Catch a Fire
A Brief History of Patrick Chamusso
Patrick Chamusso was born into a rural Mozambique family in 1950. His father was a migrant laborer who worked over the border in South Africa as a miner, and as such was only allowed home once or twice a year (for Easter and/or Christmas) and was only minimally compensated. From an early age, Patrick knew that he would have to go out and make a living for himself.
As a teenager, Patrick followed his father to South Africa, taking odd jobs in the mines. He then worked as a house painter and street photographer. He was also a talented soccer player, playing for local leagues. By his early twenties, he was doing well enough to buy a car and a camera, unusual for a young black South African at that time.
One day in the 1970s, Patrick was stopped and his car was searched by the police. Patrick’s camera was confiscated as being suspicious; there had been acts of ANC sabotage in the area, and Patrick was suspected of spying for the organization. He was arrested and deported to Mozambique. His camera, and car, was never given back to him.
Patrick got forged papers so he could return to South Africa. He settled in Secunda, a town several hours east of Johannesburg. He got a job at the oil refinery there, which was one of the largest in the world. Well-liked and a hard worker, he advanced quickly at the plant. His soccer-playing prowess also made him popular at the refinery and in the community.
On May 31st, 1980, the ANC’s military wing (MK) bombed the Secunda plant, along with two other installations. Hitting these targets with no loss of life was a major strategic victory for the ANC; a propaganda coup, it demonstrated to whites that the apartheid government could be demoralized and to blacks that the ANC was capable of effectively fighting back.
Patrick was arrested as a suspect in June 1980. Though he was completely innocent, the police suspected him of having helped the ANC gain access to the plant. South African police at that time had the power to hold people suspected of political crimes indefinitely, without access to a lawyer or family. Patrick’s torture was so harsh that when he was released, he was a changed man. After having avoided political involvement for all of his life, he now decided that he had suffered needless trauma for a reason, and so he had to do something.
Leaving his family behind, he crossed the border illegally into Mozambique and traveled to the capital, Maputo, where the ANC had its regional headquarters. There, he was initially held in a detention camp while the ANC checked out his story and made sure that he was not a South African police mole. Patrick was accepted into the organization; he trained with and met MK commander Joe Slovo, one of the few senior white members of the ANC. Joe was running Special Ops, a military unit set up to engineer spectacular acts of armed propaganda – without casualties – within South Africa. He had been responsible for planning the first refinery attacks, and wanted to strategize a bigger strike.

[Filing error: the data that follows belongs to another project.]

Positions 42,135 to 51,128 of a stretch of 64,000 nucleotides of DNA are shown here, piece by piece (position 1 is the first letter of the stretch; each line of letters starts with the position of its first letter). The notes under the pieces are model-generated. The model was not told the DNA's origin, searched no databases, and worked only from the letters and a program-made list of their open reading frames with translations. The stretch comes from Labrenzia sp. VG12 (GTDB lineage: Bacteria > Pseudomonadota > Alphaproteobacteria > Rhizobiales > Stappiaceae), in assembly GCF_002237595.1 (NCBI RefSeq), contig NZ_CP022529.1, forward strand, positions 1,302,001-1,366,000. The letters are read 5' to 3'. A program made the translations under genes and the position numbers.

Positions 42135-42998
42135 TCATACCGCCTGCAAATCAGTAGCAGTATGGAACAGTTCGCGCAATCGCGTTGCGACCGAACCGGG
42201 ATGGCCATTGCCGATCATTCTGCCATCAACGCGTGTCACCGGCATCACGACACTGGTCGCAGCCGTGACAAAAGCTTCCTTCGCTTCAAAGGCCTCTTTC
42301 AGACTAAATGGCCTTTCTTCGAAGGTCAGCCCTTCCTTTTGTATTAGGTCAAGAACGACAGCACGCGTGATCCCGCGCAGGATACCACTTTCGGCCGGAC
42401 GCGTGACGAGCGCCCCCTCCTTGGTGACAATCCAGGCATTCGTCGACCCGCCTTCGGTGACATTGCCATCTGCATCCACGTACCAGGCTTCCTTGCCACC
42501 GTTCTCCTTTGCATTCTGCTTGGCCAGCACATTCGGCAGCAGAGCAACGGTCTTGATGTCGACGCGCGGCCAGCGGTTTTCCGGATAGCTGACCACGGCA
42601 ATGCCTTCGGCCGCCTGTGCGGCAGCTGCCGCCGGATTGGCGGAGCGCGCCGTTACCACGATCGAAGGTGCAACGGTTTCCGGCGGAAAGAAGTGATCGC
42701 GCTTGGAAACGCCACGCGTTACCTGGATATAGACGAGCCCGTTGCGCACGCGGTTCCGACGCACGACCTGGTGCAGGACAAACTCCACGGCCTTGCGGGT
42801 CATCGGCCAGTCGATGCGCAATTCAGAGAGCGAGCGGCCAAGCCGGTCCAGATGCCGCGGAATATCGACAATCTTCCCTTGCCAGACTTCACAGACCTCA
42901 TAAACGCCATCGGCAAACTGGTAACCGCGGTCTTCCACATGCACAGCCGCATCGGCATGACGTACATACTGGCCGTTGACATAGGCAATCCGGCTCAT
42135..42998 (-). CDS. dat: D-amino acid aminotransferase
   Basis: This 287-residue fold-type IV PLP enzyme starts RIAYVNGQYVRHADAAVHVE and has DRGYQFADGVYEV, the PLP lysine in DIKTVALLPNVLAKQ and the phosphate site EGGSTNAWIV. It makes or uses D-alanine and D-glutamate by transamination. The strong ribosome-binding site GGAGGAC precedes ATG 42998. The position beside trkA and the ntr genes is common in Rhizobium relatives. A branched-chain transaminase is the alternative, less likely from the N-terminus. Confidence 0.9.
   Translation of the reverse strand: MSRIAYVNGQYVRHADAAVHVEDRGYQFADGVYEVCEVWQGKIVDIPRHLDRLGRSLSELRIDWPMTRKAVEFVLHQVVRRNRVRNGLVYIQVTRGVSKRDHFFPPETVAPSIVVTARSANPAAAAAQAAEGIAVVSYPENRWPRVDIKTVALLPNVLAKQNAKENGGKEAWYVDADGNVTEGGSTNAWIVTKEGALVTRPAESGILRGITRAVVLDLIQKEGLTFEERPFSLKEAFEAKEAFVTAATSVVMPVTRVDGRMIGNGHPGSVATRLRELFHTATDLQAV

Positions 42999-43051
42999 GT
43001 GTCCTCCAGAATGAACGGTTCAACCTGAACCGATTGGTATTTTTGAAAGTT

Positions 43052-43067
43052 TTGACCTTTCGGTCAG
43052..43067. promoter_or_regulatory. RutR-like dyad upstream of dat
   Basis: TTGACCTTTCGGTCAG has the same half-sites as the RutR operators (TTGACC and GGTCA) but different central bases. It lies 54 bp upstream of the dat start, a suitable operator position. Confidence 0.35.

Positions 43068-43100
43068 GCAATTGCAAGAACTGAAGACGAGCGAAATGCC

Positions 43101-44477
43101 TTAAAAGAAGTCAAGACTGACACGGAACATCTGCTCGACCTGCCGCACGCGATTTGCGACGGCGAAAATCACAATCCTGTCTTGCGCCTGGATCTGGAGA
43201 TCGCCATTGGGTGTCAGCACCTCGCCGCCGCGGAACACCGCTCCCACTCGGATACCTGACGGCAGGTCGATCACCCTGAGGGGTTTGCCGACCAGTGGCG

Patrick lobbied to Joe that with his inside knowledge of the Secunda refinery, he could bring the plant to a standstill and make it burn for days. Joe approved the operation, and the ANC agreed to send him back to South Africa for what would be – by Patrick’s choice – a one-man assault. He first completed further training in Angola and then returned to Maputo before traveling, under an assumed identity, by car via Swaziland back to South Africa and then into Secunda. On the day of the operation, October 21st, 1981, Patrick attached land mines to his body and hid himself on a conveyor belt. The belt carried coal from a neighboring mine to inside the refinery, and now would successfully transport Patrick himself as well. His carefully worked-out plan was to place one mine on a water-pump, followed by another on a reactor inside one of the main plants. The impactful first explosion would act as a warning to the thousands of workers inside the reactor, since ANC policy was that no lives were to be lost in any operations; and would make it that much harder for the authorities to fight the fire. He planned for the reactor land mine to explode 15 minutes after the waterpump one.
Patrick left the plant as the first mine went off. The main plant emptied as planned. Police arriving on the scene guessed that there was another land mine, and found and disarmed it before it could explode.
Six days later, on October 27th, after a massive manhunt, Patrick was caught. He was held for nine months without trial, during which time he was brutally tortured.
His trial eventually took place in Pretoria Supreme Court, in August 1982. Patrick was found guilty on three counts of contravening the Terrorism Act (undergoing training in Mozambique and belonging to an illegal organization; committing sabotage; and unlawfully possessing arms and explosives), and was sentenced to 24 years in prison. Patrick served nearly 10 years on Robben Island until he was amnestied and released in late 1991, along with all political prisoners.
Today, Patrick lives in northeast South Africa with his wife Conney, whom he married after his release from prison. Patrick and Conney have three children of their own, and have foster-parented 80 more, all of the latter orphans. Their orphanage is named Two Sisters (www.twosisters.org.za).